Blogger of the Month: A Gluten-Free Guide

A Gluten Free Guide dining out
A Gluten Free Guide dining out

When I was diagnosed with celiac disease several years ago I struggled to find a gluten-free blogger writing about eating out and traveling. There were plenty of great sites offering incredible recipes and tips on which products were good and which ones should be avoided – but gluten-free dining posts were almost non existent. And those that I did find talked about boring chains with gluten-free menus. Since I’d done a pretty good job of avoiding chains when I ate gluten, I was not  thrilled to find out that those were the best places for me to eat out at.

I simply did not believe all the people on online message boards that told me my life of eating out and traveling were over, now that I was gluten-free. One evening, shortly after my diagnosis, I did a Google search for “gluten-free dining Atlanta” and three comforting links came up – the Triumph Dining site, The Atlanta Gluten-Free Dinner Club site and A Gluten-Free Guide’s blog. As it turns out, back then, Catherine who writes that blog, actually worked for a company that had business in Atlanta on occasion. Therefore, Catherine had to find out where to eat gluten-free when in town for work.

For the first time since my diagnosis, I felt like there was a tasty and adventurous gluten-free journey in my future. Catherine’s blog was a large part of making me feel that way. You see, she is kind of a “foodie” and like me, is not content to order plain chicken, rice and veggies when dining out for the rest of her days. When you read Catherine’s restaurant reviews, you feel as though you sat next to her and enjoyed the incredible food yourself!

It was Catherine who turned me on to a French gluten-free bakery, Valpi-Form (rarely found on Amazon) that makes croissants, though they are all but impossible to buy in the U.S. at present. I didn’t love the croissants that much anyway, but the Madelienes from the line are not to be believed! Catherine also posted a killer recipe for garlic bread, using Everybody Eats French baguettes.

Catherine doesn’t have to visit Atlanta as often as she used to, and I miss reading about her adventures here. In the past, I’d always go directly to the places she wrote about, after reading her Atlanta posts. But I still love reading about her adventures in NYC, Italy and anywhere else she goes. She travels a lot for work these days and has gluten-free travel planning down to a science!

Catherine is an inspiration to all of us to remember that gluten-free does not mean taste free, period. If you believe people that tell you to order a boring meal when dining out to be “safe”, you’re drinking some toxic Kool-Aid. And even if it’s gluten-free – it’s definitely not good for you!

Thanks Catherine – for always reminding us that living gluten-free can be as delicious as we venture to make it!

Incredible Gluten-free Waffles from Florida Bakery

IMG_0305There is a new waffle on the gluten-free scene. Island Gluten Free Bakery in Sarasota, FL recently began making gluten-free waffles and they are ‘out of this world’ delicious! My order arrived in two days, for UPS ground service. I left one waffle on the counter to have the following day and the others went into the freezer for later.

The bakery uses healthier flours than some companies that make gluten-free baked goods. The owners feel that offering nutritious products is very important. As someone who eats too many things that aren’t that nutritious, I appreciate their efforts greatly!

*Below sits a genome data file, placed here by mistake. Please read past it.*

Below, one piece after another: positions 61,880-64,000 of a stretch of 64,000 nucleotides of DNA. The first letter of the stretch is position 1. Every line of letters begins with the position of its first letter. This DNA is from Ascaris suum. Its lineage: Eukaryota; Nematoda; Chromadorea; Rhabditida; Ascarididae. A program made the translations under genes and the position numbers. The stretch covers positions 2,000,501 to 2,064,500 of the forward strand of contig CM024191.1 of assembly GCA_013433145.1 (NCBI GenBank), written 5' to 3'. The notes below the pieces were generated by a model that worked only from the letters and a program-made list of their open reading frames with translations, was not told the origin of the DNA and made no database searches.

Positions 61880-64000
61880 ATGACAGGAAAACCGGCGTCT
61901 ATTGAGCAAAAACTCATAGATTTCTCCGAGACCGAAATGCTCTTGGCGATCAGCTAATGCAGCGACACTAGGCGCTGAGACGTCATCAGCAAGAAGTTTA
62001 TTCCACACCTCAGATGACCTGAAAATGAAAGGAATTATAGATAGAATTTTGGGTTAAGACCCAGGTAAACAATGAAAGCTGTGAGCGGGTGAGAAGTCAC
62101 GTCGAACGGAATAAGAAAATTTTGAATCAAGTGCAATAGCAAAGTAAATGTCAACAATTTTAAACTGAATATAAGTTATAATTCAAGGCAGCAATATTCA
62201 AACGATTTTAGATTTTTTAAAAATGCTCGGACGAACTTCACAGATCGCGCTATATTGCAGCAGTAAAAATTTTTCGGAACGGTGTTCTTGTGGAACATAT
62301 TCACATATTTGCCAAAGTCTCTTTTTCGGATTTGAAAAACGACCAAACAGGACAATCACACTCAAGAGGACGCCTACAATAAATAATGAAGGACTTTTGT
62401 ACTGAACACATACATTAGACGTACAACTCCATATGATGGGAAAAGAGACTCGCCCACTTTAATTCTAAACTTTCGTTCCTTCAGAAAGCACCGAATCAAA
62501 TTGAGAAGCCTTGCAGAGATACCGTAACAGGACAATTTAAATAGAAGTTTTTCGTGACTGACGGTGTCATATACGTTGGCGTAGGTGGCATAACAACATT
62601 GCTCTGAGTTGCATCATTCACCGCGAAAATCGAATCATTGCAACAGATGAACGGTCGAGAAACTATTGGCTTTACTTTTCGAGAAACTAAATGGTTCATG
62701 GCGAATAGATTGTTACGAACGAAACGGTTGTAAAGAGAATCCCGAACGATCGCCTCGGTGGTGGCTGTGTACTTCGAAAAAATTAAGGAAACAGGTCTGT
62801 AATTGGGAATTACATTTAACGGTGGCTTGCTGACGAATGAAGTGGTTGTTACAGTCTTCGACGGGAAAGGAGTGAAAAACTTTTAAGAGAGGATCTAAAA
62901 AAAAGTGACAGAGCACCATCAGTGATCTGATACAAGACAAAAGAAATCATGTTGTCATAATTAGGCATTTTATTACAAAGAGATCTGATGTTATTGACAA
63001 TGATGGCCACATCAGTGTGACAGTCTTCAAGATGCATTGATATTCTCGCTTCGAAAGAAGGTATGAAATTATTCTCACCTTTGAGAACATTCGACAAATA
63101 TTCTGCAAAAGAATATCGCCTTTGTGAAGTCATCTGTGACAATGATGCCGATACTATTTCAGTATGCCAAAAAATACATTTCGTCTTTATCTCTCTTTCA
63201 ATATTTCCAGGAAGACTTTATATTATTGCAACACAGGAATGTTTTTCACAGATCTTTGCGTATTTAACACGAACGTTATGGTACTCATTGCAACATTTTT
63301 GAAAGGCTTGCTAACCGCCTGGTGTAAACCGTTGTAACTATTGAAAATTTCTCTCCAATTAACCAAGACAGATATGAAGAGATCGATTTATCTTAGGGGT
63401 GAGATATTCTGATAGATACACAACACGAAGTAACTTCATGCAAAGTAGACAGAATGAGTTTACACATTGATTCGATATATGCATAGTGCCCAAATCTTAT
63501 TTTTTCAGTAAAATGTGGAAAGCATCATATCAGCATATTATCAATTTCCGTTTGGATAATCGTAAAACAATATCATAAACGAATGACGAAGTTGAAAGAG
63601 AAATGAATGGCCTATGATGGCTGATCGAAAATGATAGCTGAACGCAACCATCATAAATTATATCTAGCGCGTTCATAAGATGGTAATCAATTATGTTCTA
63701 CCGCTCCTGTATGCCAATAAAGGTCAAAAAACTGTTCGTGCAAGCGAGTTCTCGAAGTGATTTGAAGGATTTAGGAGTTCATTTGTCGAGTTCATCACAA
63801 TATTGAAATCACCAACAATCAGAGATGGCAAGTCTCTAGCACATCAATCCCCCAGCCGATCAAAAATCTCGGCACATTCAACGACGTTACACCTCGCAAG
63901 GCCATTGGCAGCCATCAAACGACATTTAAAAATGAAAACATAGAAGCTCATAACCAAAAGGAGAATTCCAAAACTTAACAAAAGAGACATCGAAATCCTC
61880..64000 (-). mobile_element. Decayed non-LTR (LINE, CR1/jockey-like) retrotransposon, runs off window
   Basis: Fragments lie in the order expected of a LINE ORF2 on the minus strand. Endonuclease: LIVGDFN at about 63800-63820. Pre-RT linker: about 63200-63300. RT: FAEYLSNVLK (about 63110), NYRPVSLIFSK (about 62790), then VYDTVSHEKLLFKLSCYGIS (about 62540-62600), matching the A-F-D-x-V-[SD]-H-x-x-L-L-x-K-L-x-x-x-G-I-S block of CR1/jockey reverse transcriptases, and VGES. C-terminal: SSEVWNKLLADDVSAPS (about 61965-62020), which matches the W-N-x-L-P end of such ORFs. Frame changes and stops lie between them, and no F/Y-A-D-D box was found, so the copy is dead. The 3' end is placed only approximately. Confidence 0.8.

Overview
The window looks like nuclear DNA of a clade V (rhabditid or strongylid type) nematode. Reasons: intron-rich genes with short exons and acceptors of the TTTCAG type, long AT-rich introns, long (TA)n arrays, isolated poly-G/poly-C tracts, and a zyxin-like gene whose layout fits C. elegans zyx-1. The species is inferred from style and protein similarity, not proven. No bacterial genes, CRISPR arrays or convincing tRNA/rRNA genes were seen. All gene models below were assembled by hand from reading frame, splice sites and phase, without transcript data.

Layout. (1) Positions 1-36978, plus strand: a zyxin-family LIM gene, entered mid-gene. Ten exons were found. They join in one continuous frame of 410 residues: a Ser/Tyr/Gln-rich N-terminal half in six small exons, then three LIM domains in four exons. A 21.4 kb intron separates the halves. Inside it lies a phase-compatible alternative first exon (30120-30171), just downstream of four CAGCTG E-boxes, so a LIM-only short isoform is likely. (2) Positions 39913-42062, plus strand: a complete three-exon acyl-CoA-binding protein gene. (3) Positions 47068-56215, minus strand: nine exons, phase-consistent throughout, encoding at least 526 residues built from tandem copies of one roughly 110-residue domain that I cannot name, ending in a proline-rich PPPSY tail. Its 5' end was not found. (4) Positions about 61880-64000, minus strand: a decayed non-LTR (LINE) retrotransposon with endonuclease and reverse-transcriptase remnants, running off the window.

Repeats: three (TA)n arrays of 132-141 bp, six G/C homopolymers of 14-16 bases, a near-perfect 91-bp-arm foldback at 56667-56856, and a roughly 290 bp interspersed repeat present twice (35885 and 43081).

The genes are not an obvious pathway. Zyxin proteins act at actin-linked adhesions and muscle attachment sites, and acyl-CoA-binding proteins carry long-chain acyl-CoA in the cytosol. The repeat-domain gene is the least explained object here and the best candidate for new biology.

Waffle Ingredients:

Filtered Water, Millet Flour, Sorghum Flour, Tapioca Flour, Egg, Arrowroot Flour, Canola Oil, Brown Rice Flour, Organic Coconut Flour, Potato Starch Flour, Organic Evaporated Cane Juice, Organic Dehydrated Cane Juice, Xanthan Gum, Sea Salt

We defrosted some waffles to enjoy last weekend. They take about six minutes in a 350 degree toaster oven to heat up and toast perfectly! Like many other products at this fabulous bakery, the waffles are “free” of more than just gluten. They do not contain dairy or nuts either. I tend to be wary of foods that are ‘free’ of so many things but I’m getting used to accepting that you can make great food, without things you think are needed for it. Island Gluten Fee Bakery continues to prove this point over and over again!

We visited a gluten-free/dairy-free bakery in Austin once and the cookies, bread, brownies and breakfast breads were what I expected from products made without dairy or gluten. Almost everything we bought was dry and not good in any way. My husband had to pick the blueberries out of the breakfast bread – I mean it was bad. Luckily, of the five things we bought, the pumpkin muffins were outstanding and that’s what I’d picked for a quick breakfast at the hotel. Thank goodness I didn’t let that less than optimal experience keep me from trying gluten-free, dairy-free products from this wonderful bakery in FL!

If the new Island Gluten Free Bakery creation was comparable to any other gluten-free waffle, I’d do a comparison review. However, these waffles are unlike any I’ve had before, with or without gluten. They are what you’d expect to be served in a restaurant actually. Now I have a waffle that is both incredible tasting and ‘good for me’ – at least as good as a waffle with butter and maple syrup on it can be!

Island Gluten Free Bakery will ship UPS ground, 2-day and overnight service. Atlanta  is a 2-day service for ground usually. If you decide to place an order, consider trying the cinnamon raisin bread, buns and French bread in addition to the amazing waffles. If you are so inclined and have a waffle maker, the bakery also sells their mixes online. I bet pancakes made with their mix are fabulous too!

Thanks to the gang at Island Gluten Free Bakery for rocking my gluten-free world yet again!

Custom Made Gluten-free Cereal Now Available!

bnr-logoWhen my new custom made cereal arrived from Custom Choice Cereal, I had to open it right away to taste it. The company contacted me to offer me a discount bag of cereal to create my own custom blend and review it.

Cinnamon Granola
Cinnamon Granola

Whoever thought the concept up is a genius. You pick your cereal base and choose from a long list of add-ins to come up with your own unique blend of gluten-free cereal! The add-in item categories include nuts/seeds and dried fruits. Beside each add-in on the website, there is a tidbit of information about the nut, fruit or seed.

The price is directly related to what you choose to add to the base, and there are two prices for the three bases as well. The Cinnamon Granola is the most expensive and the Corn Flakes and Good Morning Flakes (highest nutritional value) are priced the same and are slightly less than the granola.